Senate Democrat says he'll support balanced budget amendment

Sen. Mark UdallMark UdallColorado GOP Senate race to unseat Dem incumbent is wide open Energy issues roil race for Senate Unable to ban Internet gambling, lawmakers try for moratorium MORE (D-Colo.) announced Tuesday that he will co-sponsor a Constitutional amendment requiring a balanced federal budget. 

He is the first Democrat to sponsor such a measure in many years.

Udall is introducing his balanced budget amendment bill with Sen. Richard Shelby (R-Ala.). The bill would require that spending not exceed revenue in any given year.

Udall’s move is being taken as a sign of the unusual momentum deficit hawks enjoy in this Congress compared to previous years. It comes on a day when the Democratic head of the Senate Appropriations Committee, long-time earmarker Sen. Daniel Inouye (D-Hawaii), announced a two-year ban on earmarks in his committee. Udall had pushed for such a ban in the last Congress.

The Udall bill would also limit federal spending to the historical average of 20 percent of gross domestic product in a given year. It currently stands at 24.7 percent.

Another Democrat, Sen. Claire McCaskillClaire McCaskillMcCaskill offers Trump 'Mean Girls' advice Trump's taxes bump Miss Universe from headlines Dem on NYT report: Trump 'walks away with a golden ticket' MORE (D-Mo.) also introduced a bipartisan bill Tuesday that would impose a cap of 20.6 percent of GDP on spending after 10 years. That bill does not have the support of other Democrats and is opposed by Senate Majority Leader Harry ReidHarry ReidDems double down on Nevada Latino vote Heck's rejection of Trump imperils Nevada Senate race Pelosi blasts GOP leaders for silence on Trump MORE (D-Nev.).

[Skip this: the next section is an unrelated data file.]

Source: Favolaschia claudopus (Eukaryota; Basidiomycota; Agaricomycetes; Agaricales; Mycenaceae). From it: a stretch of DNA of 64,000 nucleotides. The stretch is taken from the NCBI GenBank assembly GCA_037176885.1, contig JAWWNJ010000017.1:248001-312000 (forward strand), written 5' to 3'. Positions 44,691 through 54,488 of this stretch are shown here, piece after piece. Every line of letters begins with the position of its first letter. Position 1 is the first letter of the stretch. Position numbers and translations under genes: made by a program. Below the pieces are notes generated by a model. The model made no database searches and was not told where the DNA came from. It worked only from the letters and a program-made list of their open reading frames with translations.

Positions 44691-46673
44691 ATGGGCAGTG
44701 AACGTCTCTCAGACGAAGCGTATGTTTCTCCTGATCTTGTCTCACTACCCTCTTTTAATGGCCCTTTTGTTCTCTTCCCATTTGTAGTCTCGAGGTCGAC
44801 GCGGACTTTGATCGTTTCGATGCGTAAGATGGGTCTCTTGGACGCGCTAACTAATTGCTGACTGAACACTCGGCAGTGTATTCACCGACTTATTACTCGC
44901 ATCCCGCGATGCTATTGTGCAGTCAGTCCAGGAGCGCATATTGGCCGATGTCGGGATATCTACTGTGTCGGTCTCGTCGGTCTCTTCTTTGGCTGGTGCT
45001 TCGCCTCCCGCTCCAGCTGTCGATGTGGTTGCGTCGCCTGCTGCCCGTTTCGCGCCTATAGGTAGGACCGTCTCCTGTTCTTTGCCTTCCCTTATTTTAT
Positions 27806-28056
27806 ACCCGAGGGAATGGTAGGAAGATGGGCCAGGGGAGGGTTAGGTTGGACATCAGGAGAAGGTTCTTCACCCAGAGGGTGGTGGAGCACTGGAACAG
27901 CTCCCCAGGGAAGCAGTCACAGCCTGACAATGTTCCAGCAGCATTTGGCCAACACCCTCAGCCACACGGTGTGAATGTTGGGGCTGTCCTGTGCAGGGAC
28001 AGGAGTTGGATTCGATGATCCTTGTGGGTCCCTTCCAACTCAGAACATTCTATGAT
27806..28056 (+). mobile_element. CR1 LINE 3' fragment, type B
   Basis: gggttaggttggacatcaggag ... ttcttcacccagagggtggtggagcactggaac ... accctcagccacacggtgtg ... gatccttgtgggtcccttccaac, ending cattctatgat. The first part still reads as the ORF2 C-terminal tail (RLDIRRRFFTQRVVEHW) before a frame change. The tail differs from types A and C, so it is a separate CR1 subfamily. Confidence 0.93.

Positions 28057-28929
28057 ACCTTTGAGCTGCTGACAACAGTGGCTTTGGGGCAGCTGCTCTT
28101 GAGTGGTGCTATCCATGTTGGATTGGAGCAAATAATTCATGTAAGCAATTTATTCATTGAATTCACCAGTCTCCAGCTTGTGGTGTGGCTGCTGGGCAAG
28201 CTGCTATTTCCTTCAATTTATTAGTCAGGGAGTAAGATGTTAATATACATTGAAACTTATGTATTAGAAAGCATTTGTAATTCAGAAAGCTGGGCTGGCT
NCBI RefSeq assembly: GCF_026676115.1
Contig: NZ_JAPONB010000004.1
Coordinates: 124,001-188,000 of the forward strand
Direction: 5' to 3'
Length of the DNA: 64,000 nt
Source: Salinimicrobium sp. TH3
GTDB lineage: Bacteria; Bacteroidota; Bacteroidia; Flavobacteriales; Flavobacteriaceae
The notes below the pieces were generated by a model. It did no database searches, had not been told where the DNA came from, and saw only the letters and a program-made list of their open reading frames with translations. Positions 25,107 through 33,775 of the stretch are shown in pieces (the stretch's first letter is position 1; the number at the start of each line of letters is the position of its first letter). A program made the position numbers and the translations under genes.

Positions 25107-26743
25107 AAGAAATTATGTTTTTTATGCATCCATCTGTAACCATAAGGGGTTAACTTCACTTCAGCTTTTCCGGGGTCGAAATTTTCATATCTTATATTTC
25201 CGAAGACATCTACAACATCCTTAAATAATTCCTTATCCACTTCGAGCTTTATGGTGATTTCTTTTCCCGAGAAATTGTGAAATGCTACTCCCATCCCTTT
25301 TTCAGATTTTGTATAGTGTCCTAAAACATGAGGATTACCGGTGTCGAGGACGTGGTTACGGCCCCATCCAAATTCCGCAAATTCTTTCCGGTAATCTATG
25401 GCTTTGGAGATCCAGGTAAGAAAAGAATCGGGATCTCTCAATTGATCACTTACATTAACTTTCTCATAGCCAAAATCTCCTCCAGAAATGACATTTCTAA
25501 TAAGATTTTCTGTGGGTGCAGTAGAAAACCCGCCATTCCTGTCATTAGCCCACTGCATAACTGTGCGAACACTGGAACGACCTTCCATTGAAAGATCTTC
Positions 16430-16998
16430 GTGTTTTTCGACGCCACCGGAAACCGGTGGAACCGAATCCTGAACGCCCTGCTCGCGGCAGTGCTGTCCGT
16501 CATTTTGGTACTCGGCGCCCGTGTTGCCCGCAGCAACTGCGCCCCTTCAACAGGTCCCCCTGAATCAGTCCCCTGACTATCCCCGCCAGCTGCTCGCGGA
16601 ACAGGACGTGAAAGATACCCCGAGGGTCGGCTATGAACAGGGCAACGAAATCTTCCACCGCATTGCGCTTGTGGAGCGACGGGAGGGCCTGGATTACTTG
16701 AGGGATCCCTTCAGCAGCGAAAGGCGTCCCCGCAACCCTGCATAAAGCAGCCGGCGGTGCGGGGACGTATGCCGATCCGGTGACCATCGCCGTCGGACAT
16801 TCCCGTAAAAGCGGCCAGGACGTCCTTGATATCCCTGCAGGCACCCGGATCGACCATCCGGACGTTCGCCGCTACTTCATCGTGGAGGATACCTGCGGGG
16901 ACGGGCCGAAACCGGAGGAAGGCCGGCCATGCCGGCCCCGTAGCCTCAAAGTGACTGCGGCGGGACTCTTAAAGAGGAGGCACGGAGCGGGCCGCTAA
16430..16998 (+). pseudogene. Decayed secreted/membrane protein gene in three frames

The Udall bill would allow Congress, through three-fifths votes in both houses, to waive the balanced budget requirement. In this way it differs from a rival GOP balanced budget bill, proposed by Sen. Orrin HatchOrrin HatchGOP lawmakers ask IRS to explain M wasted on unusable email system GOP senators avoid Trump questions on rigged election Schumer says Pacific trade pact may have enough votes to pass the Senate MORE (R-Utah) with 23 co-sponsors, which would require a two-thirds vote of both Houses to exceed the 20 percent cap or to spend more than is collected in revenues.

A balanced budget amendment would require support from two-thirds of both Houses and three-fourths of the states in order to become part of the Constitution. In 1997, a balanced budget amendment with bipartisan support and fell just shy of the votes needed for passage.

“This amendment would send a strong signal to the financial markets, U.S. businesses, and the American people that we are serious about stabilizing our economy for the long-term,” Udall said in a statement.